In 2010, Gierke was suffering from significant side effects — like having vertigo for a month — because his brain wasn’t making those pathways.
Gierke said, however, his brain is starting to rewire itself around areas of dead tissue caused by the lesions.
He doesn’t have the horrible headaches and vertigo like he used to, although he still has extreme fatigue.
Now, the symptoms Gierke has seem to be related more to management and side effects of medications he takes, his wife, Mindy said.
Gierke’s brain disease still doesn’t have a name, but in 2013 a Mayo Clinic doctor did put together some medical terms to try to describe the disease: steroid-responsive angiocentric leukoencephalopathy.
“So what I have is inflammation of the white matter in my brain that responds to steroids,” Gierke said.
Despite his health challenges, Gierke has goals and dreams for the future.
“There’s things I want to do in my life, things I want to accomplish,” he said.
He’s dreamed of going to medical school. He’d like to get more copyrights on songs he’s written and patents on things he’s invented.
Gierke would like to start playing the drums and piano again.
“It’s discouraging to know you were good and now you’re not very good,” he said, “but I can still do it to some extent and that’s a blessing.”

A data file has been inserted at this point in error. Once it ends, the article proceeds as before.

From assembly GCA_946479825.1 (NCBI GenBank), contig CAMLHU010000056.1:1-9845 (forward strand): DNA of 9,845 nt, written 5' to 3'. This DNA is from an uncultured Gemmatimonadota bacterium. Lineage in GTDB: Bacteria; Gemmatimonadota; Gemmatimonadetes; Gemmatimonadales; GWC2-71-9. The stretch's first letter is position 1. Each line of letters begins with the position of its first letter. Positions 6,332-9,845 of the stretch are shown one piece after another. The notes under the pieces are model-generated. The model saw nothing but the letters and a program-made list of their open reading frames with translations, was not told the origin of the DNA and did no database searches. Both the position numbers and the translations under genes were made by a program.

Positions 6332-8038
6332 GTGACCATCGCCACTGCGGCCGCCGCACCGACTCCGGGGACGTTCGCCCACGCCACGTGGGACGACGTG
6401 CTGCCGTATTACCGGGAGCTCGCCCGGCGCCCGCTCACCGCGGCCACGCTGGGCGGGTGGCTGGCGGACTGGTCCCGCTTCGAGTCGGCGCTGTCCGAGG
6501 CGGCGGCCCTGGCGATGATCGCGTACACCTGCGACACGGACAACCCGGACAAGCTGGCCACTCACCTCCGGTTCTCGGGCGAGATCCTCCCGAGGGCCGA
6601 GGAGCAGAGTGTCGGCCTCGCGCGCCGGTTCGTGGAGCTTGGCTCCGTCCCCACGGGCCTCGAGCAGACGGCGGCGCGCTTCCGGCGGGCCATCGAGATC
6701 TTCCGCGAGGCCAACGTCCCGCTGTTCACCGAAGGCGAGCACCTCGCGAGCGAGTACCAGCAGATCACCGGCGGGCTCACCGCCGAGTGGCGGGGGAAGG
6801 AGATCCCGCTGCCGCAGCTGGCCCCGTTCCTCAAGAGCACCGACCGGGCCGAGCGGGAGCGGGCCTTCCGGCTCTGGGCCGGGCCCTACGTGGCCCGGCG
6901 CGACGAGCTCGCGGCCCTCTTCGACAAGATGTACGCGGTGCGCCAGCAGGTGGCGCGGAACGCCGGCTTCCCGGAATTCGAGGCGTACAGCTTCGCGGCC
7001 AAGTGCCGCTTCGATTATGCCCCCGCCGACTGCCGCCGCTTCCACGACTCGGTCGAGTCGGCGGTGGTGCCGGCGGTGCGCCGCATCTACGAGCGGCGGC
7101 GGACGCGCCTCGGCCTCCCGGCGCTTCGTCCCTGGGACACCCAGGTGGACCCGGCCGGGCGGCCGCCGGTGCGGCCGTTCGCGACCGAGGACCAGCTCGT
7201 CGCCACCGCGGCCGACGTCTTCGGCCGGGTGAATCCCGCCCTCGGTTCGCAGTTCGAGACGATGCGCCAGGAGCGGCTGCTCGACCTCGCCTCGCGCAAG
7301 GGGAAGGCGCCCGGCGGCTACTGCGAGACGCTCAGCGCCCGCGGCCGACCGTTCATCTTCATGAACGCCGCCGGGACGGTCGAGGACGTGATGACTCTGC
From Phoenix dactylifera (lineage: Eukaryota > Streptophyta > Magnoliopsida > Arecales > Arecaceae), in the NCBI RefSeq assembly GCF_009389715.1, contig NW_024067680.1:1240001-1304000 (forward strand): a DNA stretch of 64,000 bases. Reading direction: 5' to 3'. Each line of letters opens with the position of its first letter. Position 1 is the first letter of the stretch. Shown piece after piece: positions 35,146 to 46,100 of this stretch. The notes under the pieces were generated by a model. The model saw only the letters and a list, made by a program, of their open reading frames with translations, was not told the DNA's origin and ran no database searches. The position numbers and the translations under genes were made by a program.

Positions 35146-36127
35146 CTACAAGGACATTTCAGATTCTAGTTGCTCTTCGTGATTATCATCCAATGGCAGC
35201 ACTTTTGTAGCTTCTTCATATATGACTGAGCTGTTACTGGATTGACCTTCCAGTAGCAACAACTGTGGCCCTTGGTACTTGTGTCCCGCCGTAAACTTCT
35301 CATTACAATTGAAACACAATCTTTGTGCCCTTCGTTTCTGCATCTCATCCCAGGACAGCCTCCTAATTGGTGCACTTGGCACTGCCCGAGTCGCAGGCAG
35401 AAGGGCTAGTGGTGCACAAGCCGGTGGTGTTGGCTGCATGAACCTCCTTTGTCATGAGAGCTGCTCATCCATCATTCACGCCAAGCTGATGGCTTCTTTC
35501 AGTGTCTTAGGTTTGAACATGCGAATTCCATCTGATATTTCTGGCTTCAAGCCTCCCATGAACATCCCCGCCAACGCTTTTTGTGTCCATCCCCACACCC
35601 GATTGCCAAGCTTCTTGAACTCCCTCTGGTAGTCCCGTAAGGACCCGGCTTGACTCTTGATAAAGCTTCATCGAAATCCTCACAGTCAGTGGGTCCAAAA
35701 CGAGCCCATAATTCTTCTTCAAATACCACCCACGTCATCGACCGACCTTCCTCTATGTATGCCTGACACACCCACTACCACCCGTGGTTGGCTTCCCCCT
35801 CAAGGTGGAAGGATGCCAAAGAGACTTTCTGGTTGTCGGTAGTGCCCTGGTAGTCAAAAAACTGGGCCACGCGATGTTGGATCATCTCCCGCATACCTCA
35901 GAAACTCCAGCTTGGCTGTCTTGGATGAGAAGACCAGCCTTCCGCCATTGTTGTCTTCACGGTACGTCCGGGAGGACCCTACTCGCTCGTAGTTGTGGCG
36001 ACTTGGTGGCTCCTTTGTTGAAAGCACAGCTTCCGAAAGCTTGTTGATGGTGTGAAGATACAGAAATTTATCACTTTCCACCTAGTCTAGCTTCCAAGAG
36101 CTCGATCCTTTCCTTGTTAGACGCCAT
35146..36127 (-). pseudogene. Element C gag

Four students from Arlington High School’s Future Business Leaders of America (FBLA) chapter won awards in the University of Nebraska at Lincoln’s American Business Competition on Feb. 14.
At the American Business Competition at UNL, students are invited to put their business skills to the test in competitive events that judge students on everything from job interviews to personal finance.
Rachel Kraemer finished in second place in the competition’s job interview event. Participants were required to prepare a resume and cover letter prior to the event and participate in a job interview. Kraemer was chosen from a pool of 42 participants to move onto the final round and ultimately nabbed her second-place finish, according to Arlington Business teacher and FBLA adviser Shawna Koger.
Kirk Rangel finished in first place in a written test on FBLA principles and procedures. Grant Bracht and Emily Kraemer ranked third and fourth, respectively, in the management decision making test, and Bracht also place fourth in personal finance.
Ten Arlington students from grades 9 through 12 attended the event, and several placed in the top 15 of their respective competitions.
Students were also given tours of UNL’s new College of Business Administration building on campus.
Arlington’s success at UNL is a follow-up to a successful showing at the University of Nebraska at Omaha’s competition in January, where the school finished in first place during the team competition for the second straight year.
Koger says that the UNL competition provided a positive precursor to the students’ main event—the Nebraska FBLA state championship, which will be held in Omaha between April 5 and 7.
“It’s a good place for them to see where their skills are, and they can figure out what they need to work on,” Koger said. “It makes them feel like what they’re doing to study is paying off and they’ll continue to work hard until we get to our state leadership conference in April.”